Archive for March, 2012

Doomsday Preppers: Bruce Beach

After a week-long hiatus, the show is back with an episode titled “It’s Gonna Get Worse”, which starts out with a look at another Canadian, Bruce Beach.
After serving in the USAF during the early Cold War, Beach moved to Ontario and built a 10,000 square-foot shelter for protection from fallout from a nuclear war. This bunker is made out of 42 school buses, encased in 18 inches of concrete and 14 feet of dirt, and can apparently sustain 500 people for a significant amount of time.
But the weird thing is, the only people Beach seems to be interested in accepting into his ‘ark’…are children. He keeps talking about how his first priority is to “save the children”. And the first thing he wants these children to do when they enter the place? Strip down for a ‘decontamination shower’. Hmm… =S
So, if the bombs start falling and you and your child show up on this guy’s doorstep, he’ll take the kid into his underground compound and send you away with a Geiger counter and some kind of consolation kit  (featuring stickers that say “to re-build a better world” *eye twitch*). At this point, I really have to wonder, how are 500 children going to help survive the end of the world?
Well, that’s irrelevant, because as it turns out, he claims that the purpose of his bunker (which he calls “Ark Two”)  is “to help those who survive to rebuild society; we are not about survival, we are about reconstruction.” Wait, the guy with the massive fallout shelter is not interested in survival? I don’t follow his logic. So, is the Ark just to enable him to surround himself with young people (impressionable minds being easier to indoctrinate, I guess?) long enough for the fallout to kill the heathen disbelievers outside?

He keeps going on something about his life’s mission as “service to humanity”, whatever that means. Between the ark stuff, the children stuff, the rebuilding stuff, and the humanity stuff, I would guess he has some old-school Christian agenda. I would also guess that his ‘service to humanity’ doesn’t extend to folks like me who don’t worship his patriarchic, misogynistic, Indo-European sky-god (or follow the teachings of any organized, salvationist belief-system, for that matter). Likewise, I would guess he doesn’t give a shit about the Yanomami or the !Kung or other non-industrialized members of humanity (except maybe as targets for conversion). Well, from his autobiography, it looks like he’s sampled the religious buffet and is now a Baha’i (Bahai’ist???) Whatever; it’s still organized, civilized, monotheistic, and based on a prophet. No thanks.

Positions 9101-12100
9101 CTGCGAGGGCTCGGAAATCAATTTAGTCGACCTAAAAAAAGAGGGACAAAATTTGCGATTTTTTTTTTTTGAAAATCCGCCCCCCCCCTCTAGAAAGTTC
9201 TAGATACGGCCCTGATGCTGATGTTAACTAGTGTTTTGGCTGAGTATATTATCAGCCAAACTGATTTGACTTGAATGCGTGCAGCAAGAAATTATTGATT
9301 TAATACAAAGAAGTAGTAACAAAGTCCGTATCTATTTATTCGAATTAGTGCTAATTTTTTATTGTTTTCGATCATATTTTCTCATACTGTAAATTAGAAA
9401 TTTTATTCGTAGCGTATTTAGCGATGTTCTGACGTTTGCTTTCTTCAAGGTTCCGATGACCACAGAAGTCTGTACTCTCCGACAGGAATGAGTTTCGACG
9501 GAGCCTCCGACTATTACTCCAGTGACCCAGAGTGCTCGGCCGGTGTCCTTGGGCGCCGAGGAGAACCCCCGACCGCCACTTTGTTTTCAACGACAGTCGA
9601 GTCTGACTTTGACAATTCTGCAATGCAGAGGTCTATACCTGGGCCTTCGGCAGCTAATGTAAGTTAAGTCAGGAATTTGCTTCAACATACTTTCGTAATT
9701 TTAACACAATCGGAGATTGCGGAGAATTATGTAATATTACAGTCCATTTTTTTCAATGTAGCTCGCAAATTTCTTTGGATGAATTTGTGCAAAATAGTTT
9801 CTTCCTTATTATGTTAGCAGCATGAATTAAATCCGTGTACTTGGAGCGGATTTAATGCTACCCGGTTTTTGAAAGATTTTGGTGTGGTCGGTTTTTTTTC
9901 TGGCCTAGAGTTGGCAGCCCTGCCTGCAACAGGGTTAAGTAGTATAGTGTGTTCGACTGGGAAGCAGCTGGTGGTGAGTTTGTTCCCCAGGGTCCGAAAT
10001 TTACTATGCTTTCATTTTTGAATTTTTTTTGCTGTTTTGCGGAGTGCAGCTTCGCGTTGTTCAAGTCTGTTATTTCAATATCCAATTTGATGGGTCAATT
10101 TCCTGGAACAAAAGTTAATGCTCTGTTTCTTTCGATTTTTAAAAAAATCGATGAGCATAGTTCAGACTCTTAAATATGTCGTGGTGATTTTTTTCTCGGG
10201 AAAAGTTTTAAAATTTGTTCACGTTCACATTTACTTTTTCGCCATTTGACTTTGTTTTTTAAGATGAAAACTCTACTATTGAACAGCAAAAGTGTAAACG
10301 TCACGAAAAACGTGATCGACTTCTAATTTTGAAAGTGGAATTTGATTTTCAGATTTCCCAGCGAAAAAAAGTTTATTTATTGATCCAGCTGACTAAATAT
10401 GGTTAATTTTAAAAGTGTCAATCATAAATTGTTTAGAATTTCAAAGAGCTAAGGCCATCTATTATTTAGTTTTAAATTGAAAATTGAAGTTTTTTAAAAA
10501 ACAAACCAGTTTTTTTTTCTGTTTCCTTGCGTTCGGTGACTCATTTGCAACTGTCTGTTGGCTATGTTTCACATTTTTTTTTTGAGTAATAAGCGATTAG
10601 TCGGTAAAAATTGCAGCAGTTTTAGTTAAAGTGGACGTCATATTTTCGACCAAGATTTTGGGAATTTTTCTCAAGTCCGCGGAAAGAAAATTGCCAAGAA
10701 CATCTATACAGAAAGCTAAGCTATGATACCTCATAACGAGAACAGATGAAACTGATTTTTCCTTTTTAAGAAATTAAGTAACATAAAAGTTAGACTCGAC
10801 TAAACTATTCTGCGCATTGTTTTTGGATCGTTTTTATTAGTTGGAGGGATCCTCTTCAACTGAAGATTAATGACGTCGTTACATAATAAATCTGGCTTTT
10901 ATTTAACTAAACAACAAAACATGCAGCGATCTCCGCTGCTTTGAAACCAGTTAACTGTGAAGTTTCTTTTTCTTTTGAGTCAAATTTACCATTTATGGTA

Anyway, as in the case of the very first family featured in the first episode, his bunker is ugly! Just because it’s all rivets and welded steel doesn’t mean it has to be so unattractive. I have nothing against an industrial aesthetic (I’m big on Piecraftian dieselpunk and the gritty redpill Zion), but this place just has no style.

And weirdly, there’s no ‘expert analysis’ of this guy at the end of the segment.


On ‘The Hunger Games’


So, I caught an opening day matinee (these days I pretty much only see current movies on opening day, or not at all—in theaters, at least) of the hottest Hollywood property, and for an adaptation, I was pretty pleased with how it came out.
I said I wasn’t going to see it until I read the book first, and I’ll admit, I cut it pretty close—resorting to piracy and acquiring a copy four days before the release. There’s really no excuse for this procrastination, as I’ve been hearing positive things about it for almost two years now (first brought to my attention by Linda Holmes in what must’ve been the first episode of NPR’s Pop Culture Happy Hour).
(For what it’s worth, I’ve noticed something weird that happens when my first reading of a work is a pirated electronic version. The page count might be the same, I might recognize some character names I’ve heard about, but if there are a few typos, I’m always paranoid that I’ve been duped and I’m really reading a bootleg pdf of someone’s fan-fiction based on a trailer. It’d be a cruel joke to be talking to someone and saying, ‘Yeah, remember when so-and-so did such-and-such?’, only to be stared at as if you had two heads and hear, ‘Erm, that never happened’. It’d be like finding out that the folks you call Mom and Dad aren’t really your parents. Or something like that.)
But luckily, it seems that the copy I found was the real deal, and I zipped through in two sittings over about nine hours. This seems to have been the case with everyone else who’s read it. What can I say?—it sucks you in, just like a good book should.
And so: first, some general spoiler-y things I found worthy of comment, and then I’ll discuss it a bit in eco-, survival-y terms too.

*Like I said, I was pleasantly surprised how faithful the film was to the source material; for the most part, departures were more omissions than outright changes, and the few additions actually helped to clear things up.